Matthew Gordon-Banks

A Better Future for Ukraine

I continue to be concerned by the repeated mistakes and narratives concerning the situation in Russia and Ukraine.

The Russian Federation controls some twenty per cent of Ukraine at this time and it is increasing. We are where we are. I do not feel the need here to cover some of the history whilst trying to look forwards.

Ukraine is now not capable of a further military counter-offensive and she is reliant on western financial aid to provide even basic salaries of government and military personnel. That dependency is going to continue in so many ways well into the future.

There really is a need for a ceasefire and negotiation to end the terrible slaughter of Ukrainian troops on the battlefield; not helped by the political-military tactics that have been and are being deployed. The country’s population has been decimated since independence from the Soviet Union and things are getting worse. It has long had the lowest birth rate in Europe.

Russia on the other hand has been getting stronger and stronger. Economically sanctions have made Russia improve many of its industries for self-sufficiency, such as agriculture, but equally military industries have been ‘cranked-up’. The current conflict has from one angle been significantly about Russian security and her desire to not have NATO expand into neighbouring Ukraine, but for there to be a neutral buffer-zone.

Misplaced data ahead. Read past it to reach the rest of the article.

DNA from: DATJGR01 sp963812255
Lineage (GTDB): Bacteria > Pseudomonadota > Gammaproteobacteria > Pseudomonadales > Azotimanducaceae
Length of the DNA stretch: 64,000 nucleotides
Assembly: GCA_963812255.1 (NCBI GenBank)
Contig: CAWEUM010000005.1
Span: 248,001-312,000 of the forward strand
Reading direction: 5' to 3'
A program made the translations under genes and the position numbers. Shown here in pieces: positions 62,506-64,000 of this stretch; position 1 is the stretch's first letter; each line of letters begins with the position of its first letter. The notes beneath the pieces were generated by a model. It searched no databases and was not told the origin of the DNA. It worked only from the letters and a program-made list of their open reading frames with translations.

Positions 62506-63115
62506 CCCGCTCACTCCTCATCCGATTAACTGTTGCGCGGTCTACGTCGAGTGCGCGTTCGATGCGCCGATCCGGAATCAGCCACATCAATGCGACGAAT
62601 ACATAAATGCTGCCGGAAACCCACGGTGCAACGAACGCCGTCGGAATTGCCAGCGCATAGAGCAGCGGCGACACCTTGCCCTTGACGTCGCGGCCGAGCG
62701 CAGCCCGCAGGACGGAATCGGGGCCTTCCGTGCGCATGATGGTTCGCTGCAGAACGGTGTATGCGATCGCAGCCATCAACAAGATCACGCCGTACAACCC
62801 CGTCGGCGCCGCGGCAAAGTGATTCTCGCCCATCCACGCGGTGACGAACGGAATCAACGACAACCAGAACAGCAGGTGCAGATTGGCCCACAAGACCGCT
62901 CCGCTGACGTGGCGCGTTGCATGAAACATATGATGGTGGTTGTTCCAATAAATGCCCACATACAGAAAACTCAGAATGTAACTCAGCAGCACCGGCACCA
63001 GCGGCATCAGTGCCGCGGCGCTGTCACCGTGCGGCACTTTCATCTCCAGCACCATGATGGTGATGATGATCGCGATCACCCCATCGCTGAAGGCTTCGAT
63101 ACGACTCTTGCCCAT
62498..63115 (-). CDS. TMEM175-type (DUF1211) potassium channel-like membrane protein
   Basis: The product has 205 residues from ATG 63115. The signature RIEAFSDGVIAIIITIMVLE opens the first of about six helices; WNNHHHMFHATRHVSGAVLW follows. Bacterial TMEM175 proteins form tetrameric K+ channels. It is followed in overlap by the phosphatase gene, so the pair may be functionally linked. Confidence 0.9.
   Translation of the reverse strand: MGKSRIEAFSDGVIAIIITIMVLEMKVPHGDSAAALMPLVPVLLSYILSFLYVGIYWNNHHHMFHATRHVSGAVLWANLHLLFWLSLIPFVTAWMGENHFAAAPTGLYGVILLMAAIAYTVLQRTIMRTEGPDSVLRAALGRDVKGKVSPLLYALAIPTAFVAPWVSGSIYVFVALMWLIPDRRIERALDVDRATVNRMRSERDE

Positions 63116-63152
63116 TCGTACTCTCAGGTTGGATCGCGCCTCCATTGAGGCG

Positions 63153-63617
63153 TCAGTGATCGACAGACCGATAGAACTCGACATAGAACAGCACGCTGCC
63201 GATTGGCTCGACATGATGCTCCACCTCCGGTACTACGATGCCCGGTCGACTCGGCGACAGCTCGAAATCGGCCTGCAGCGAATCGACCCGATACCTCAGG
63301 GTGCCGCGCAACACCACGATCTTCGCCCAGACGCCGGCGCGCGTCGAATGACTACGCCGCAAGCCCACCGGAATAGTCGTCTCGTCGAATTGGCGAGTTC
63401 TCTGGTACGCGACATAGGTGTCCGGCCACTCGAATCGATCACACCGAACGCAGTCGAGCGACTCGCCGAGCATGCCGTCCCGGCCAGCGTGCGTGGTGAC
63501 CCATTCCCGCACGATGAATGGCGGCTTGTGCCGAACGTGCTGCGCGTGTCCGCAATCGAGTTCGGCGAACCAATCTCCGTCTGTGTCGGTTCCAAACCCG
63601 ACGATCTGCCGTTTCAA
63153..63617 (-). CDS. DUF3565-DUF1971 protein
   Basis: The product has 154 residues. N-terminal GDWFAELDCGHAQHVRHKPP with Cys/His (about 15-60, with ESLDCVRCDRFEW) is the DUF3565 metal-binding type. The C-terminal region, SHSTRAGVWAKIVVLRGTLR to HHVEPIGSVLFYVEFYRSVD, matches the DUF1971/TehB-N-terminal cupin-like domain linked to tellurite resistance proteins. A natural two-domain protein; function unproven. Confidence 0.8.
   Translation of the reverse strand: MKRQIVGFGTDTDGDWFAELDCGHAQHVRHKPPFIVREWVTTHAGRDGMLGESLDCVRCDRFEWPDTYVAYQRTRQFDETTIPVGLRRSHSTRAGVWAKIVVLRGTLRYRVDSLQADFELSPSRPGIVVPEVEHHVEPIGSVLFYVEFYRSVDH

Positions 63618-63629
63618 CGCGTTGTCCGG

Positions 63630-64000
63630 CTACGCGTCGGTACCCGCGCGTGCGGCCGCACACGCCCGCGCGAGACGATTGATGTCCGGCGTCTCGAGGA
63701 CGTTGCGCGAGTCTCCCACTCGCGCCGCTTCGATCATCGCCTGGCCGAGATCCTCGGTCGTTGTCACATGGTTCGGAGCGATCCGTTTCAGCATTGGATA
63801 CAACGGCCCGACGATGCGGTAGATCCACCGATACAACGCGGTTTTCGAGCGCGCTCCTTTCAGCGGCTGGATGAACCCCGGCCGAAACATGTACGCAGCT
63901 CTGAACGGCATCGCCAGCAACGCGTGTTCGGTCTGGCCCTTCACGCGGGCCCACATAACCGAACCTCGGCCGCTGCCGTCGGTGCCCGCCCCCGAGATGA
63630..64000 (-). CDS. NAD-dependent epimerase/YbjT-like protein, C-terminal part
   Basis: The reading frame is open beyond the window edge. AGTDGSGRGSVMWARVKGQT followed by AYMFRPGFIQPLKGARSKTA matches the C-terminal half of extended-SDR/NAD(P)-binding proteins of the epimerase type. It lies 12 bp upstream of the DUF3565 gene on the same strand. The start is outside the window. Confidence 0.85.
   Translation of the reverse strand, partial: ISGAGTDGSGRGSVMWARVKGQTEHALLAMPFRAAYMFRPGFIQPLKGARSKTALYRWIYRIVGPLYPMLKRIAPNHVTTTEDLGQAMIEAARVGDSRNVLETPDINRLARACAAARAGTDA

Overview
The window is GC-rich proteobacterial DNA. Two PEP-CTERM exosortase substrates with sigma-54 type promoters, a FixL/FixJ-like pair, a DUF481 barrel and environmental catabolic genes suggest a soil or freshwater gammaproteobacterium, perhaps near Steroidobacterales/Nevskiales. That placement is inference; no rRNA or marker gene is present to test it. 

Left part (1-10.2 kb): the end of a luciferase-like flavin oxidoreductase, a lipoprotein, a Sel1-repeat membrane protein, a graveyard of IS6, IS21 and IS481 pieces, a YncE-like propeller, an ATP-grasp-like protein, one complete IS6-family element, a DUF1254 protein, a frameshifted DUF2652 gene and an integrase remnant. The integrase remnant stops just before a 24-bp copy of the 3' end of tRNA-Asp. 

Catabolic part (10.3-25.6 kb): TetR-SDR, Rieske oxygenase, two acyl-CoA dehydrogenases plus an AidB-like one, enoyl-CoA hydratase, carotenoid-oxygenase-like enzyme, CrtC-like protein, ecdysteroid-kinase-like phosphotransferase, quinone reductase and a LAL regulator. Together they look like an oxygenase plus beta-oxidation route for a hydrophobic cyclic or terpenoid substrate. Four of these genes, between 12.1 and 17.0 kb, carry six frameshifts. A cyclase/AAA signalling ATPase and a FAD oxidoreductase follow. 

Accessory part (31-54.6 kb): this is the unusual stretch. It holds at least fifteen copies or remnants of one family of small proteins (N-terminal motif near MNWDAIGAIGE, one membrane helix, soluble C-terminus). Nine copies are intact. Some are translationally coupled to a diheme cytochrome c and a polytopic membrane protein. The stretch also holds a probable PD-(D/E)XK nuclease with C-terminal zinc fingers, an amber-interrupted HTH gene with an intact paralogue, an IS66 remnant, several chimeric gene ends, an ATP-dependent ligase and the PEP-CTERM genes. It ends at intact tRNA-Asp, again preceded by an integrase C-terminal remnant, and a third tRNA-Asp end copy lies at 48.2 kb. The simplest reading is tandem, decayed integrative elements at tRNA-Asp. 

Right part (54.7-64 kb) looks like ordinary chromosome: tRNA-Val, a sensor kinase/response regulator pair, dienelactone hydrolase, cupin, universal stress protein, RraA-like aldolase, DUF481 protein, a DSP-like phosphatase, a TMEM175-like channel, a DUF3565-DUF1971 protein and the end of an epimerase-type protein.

I have no objection to Ukraine joining the EU; so long as it meets the criteria and it is many years away from so doing. The smaller states within the current EU Membership know full well that were Ukraine to join in the next few years it would have a significant impact on their own economies. The drive in Brussels to ‘start’ Membership talks is largely political and cosmetic. I am comfortable with that so long as no one is fooled. Ukraine has a lot to do to meet anti-corruption, transparency and freedom of speech criteria alone.

It is not that long ago that the rhetoric was that Russia and Europe were connected and that both needed each other. I still believe that is true, certainly for prosperity. It is possible and it will remain possible for a negotiated settlement regarding Ukraine. It will not be as good for Ukraine as it might have been, but it is a great deal better than the alternative.

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